Those of the ones that died in space. Or the ones who built, even if they could never go out past the atmosphere. Even the people who only kept on dreaming of the future, writing of it, inspiring those that flew, and created the ships that took us out.

We've been told that the task is finished. But nearly everyone - those that flew out into space, the people who hoped, one day, to do so, - knows it isn't. The ones that don't have chosen, since there's no changing things, to accept the lie, so that their broken dreams, with no hope of repair, don't haunt them."

I don't think I shook my head, though the urge was there. But, as both of us knew from experience, going out in space, living in a ship the size of a single room, or a station with as much room as a one man apartment, and having to share it with three other people for months at a time... You have to learn how to read the subtlest bits of body language, so you can defuse or avoid tensions, or you'll end by killing each other, and I could see in his expression that he knew I disagreed somewhere, and wanted to know how.

"Surely no hope of repair is a bit dramatic... Eventually, things will settle, won't they?"

He laughed, then, though there was little enough humor in it, if any, and set a hand on my shoulder.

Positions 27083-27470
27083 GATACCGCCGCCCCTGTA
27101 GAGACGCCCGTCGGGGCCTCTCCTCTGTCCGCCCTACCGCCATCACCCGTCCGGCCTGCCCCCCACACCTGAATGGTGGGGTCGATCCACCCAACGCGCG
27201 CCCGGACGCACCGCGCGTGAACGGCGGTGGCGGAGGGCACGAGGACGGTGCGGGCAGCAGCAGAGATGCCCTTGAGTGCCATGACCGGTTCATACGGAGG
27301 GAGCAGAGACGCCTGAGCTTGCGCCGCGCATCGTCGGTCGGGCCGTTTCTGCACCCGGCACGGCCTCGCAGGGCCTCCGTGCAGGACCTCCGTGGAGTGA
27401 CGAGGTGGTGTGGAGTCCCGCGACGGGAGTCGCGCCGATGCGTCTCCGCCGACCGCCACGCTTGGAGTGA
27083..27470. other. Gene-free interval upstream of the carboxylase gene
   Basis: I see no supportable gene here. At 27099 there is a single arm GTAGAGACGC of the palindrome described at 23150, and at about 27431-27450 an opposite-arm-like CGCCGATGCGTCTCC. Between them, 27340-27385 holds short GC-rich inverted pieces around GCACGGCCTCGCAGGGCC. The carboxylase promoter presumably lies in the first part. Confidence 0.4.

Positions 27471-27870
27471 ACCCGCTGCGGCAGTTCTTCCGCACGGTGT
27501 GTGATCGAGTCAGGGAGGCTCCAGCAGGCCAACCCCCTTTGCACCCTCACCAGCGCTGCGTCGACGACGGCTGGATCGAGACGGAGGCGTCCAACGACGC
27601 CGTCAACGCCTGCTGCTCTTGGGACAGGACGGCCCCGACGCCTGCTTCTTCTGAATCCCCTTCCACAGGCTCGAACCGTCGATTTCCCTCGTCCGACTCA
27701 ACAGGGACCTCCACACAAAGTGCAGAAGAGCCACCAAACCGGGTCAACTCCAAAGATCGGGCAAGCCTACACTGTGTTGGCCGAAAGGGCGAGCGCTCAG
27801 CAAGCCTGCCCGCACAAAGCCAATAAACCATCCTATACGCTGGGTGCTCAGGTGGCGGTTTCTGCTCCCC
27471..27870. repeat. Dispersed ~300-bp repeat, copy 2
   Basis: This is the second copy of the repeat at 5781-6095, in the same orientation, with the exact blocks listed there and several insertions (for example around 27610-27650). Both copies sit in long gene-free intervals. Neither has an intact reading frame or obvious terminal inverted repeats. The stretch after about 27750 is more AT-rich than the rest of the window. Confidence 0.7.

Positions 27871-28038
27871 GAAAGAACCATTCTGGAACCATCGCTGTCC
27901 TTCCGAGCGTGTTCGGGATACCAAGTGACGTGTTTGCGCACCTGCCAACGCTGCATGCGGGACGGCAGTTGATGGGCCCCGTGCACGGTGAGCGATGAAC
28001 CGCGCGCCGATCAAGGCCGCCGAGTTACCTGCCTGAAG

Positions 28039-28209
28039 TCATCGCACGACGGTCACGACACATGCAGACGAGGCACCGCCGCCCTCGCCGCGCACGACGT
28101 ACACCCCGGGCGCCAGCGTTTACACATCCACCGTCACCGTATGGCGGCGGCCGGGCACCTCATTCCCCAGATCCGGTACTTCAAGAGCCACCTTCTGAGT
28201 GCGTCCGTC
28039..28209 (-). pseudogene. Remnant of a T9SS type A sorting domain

"Look... Say there are a million people that need to be fed now, or that each plane in the war costs as much as a launch, though the actual numbers are much higher, in both cases. People keep breeding, making more mouths; research continues on better weapons, making them cost more. No matter what gets cut, and how fast, the need grows past what can be paid for, in an exponential progression. You'll never catch up with it, much less get something back. So we've chosen to trap ourselves on this world, and we can't take that back. Nor can we hope that some other country will keep trying for space - after all, with all the increased spending on war we're doing, they have to pay more to keep their defenses up. And I suppose, that, in the end, what we get from making such a choice is fitting - a society dedicated to nothing but feeding its hordes and finding new ways to kill off the rest of the planet."